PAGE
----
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On the Bessie Butte Trail, the cinder cone rises 500 feet high, just southeast of Bend.
Bend is an adventurer’s paradise. The Central Oregon hub is the gateway to the high desert. To the west towers Mt. Bachelor, to the north Tumalo Falls cascades nearly 100 feet, and the great Deschutes River winds its way through Bend’s city center.
For those taking new interest to the great outdoors, the Bessie Butte Trail is a great place to start. The Bessie Butte cinder cone, a mere 12 miles southeast of Bend, is linked to the Newbury Caldera just south of where it lies and rises 500 feet from the base floor.
Hiking to its summit and back requires a 1.5 mile roundtrip walk-up ascending 500 feet. Due to forest fires in 2003 and 2007, the summit is a little bald these days and charred trees tell the tale of the devastation Bessie Butte has endured. However, it is still an excellent viewpoint for sunrises and sunsets and the prime location for beginner hikers to make their mark on the world.
For those ready to conquer the Bessie Butte Trail, here are some good tips to remember to ensure a successful hike.
It is dangerous to become dehydrated during a hike—you could develop a headache, dizziness or lightheadedness, muscle cramps, tiredness, or worse—yet many hikers, no matter their expert level, seem to not carry enough water.
On average, a hiker will consume approximately two gallons of water per day when the temperature is around 100 degrees Fahrenheit. Though that kind of heat is rare in Oregon, it still happens and it’s best to be prepared. Camelbak provides a variety of resources to help comfortably store water; remember, it’s better to overestimate than underestimate.
Though the Bessie Butte Trail is not the longest of hikes, it’s always good to pack some food. Trail mix, Clif bars, jerky and fruit are all great options that are lightweight and will give you the energy boost your body needs to reach the summit and marvel at the spectacular view.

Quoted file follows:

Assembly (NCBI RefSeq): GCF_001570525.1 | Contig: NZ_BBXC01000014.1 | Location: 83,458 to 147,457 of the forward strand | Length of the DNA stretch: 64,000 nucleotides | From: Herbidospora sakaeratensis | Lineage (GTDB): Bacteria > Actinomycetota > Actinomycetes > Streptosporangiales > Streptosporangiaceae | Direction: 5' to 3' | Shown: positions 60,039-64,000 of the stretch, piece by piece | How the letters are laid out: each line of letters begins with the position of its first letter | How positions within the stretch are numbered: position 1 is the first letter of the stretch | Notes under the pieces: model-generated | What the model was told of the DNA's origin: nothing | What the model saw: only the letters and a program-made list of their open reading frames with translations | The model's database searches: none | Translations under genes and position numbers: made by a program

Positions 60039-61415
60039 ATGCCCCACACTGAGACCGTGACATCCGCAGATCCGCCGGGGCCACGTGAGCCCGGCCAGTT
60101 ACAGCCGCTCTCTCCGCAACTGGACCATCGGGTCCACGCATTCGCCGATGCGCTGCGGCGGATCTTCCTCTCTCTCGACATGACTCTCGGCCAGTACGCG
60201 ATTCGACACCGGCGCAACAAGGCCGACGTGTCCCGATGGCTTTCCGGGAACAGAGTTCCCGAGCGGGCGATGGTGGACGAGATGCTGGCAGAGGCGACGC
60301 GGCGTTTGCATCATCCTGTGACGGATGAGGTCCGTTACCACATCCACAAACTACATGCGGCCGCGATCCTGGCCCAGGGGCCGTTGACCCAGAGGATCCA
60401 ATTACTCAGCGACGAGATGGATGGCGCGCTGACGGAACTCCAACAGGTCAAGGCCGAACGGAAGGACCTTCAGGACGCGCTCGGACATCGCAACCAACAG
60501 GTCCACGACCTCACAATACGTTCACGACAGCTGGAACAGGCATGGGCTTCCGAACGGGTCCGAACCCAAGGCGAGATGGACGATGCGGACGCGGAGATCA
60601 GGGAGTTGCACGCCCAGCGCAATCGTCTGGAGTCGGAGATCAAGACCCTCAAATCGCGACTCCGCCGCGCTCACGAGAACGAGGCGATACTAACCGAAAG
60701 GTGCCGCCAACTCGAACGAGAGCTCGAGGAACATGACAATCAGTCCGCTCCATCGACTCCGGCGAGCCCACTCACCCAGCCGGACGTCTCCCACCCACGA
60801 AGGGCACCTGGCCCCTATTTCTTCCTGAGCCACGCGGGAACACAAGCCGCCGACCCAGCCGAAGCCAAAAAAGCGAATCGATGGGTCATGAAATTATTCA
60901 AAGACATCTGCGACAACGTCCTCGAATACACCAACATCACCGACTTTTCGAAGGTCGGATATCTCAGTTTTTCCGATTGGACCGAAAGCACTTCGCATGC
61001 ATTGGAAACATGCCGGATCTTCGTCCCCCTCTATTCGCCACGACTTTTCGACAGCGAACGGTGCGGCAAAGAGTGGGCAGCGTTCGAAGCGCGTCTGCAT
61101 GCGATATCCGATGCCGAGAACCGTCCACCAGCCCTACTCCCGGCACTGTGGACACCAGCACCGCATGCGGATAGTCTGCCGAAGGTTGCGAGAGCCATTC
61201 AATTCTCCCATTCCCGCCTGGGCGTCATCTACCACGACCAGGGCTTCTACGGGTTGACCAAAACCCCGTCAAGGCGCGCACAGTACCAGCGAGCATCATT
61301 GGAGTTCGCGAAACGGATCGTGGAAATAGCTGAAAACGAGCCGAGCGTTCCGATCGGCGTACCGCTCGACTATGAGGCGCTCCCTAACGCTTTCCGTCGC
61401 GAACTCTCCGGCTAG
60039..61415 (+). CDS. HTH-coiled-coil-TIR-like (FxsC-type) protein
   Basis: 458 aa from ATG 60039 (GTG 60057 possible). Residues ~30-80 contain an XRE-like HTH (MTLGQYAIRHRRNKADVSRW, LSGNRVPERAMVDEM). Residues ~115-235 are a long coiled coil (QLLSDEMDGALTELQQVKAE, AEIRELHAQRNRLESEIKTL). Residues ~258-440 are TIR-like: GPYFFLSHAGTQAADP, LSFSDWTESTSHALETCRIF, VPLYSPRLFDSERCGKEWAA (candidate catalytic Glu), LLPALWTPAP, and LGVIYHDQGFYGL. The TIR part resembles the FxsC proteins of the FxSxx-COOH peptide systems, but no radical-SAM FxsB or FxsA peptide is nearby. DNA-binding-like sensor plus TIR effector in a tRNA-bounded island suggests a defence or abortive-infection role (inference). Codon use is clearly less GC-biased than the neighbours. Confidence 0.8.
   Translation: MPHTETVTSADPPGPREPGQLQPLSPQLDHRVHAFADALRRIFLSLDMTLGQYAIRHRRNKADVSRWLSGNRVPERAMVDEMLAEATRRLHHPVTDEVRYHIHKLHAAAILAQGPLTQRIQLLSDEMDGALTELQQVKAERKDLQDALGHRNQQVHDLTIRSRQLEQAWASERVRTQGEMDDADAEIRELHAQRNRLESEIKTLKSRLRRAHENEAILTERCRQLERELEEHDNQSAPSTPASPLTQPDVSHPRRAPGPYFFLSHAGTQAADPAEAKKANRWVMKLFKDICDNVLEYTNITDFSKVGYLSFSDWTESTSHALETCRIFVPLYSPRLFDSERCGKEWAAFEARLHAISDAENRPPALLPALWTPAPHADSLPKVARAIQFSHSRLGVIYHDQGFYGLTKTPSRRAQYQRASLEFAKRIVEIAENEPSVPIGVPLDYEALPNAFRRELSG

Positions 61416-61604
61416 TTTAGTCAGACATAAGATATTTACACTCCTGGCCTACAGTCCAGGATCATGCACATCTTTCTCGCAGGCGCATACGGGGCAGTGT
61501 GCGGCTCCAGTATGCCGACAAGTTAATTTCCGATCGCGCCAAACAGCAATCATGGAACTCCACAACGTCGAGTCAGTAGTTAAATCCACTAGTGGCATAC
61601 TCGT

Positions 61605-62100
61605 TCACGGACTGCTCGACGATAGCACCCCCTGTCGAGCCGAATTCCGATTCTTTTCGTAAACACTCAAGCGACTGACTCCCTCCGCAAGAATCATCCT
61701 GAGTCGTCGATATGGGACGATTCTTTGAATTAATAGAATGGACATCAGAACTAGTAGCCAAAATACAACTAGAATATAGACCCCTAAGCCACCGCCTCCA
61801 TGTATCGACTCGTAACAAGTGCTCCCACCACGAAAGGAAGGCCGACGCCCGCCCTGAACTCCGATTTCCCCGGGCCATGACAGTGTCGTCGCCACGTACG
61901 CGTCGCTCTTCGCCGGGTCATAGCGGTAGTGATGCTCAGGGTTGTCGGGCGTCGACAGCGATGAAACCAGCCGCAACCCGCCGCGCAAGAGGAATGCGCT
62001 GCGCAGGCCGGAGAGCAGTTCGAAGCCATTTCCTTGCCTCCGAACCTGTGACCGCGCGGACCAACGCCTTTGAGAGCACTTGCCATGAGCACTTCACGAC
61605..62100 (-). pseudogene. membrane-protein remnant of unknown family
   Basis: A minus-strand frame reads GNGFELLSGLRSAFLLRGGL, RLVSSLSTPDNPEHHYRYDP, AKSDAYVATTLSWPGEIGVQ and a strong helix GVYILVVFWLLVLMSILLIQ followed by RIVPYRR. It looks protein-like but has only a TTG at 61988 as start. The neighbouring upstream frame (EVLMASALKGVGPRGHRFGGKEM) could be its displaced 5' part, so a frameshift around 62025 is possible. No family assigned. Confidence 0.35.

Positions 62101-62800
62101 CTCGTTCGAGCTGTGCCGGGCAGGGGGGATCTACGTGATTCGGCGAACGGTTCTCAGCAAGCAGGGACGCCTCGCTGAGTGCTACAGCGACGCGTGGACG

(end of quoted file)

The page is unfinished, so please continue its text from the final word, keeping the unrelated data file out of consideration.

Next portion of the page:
The weather in Oregon can never seem to make up its mind, so make sure to check the forecast both the day (or a couple days) before your hike and also the morning of your trek. This will help you dress and pack accordingly, although it is always good to bring extra clothing in case conditions become severe.
There is nothing worse than hiking with the wrong shoes. Your feet will thank you if you invest in some high quality shoes and socks, and you will be happy when you’ve completed your first big hike without blisters. That being said, it is always best to carry blister dressings just in case.
Letting others know where you will be is crucial, even if you are hiking with a partner. Contact someone you’re close to and tell them your itinerary and come up with a “worry time” where they should call for help if they haven’t heard from you. Make sure this time is several hours after you expect to finish the hike, as distractions and overestimations tend to arise.
Now that you’re prepared, get out there and conquer the Bessie Butte Trail!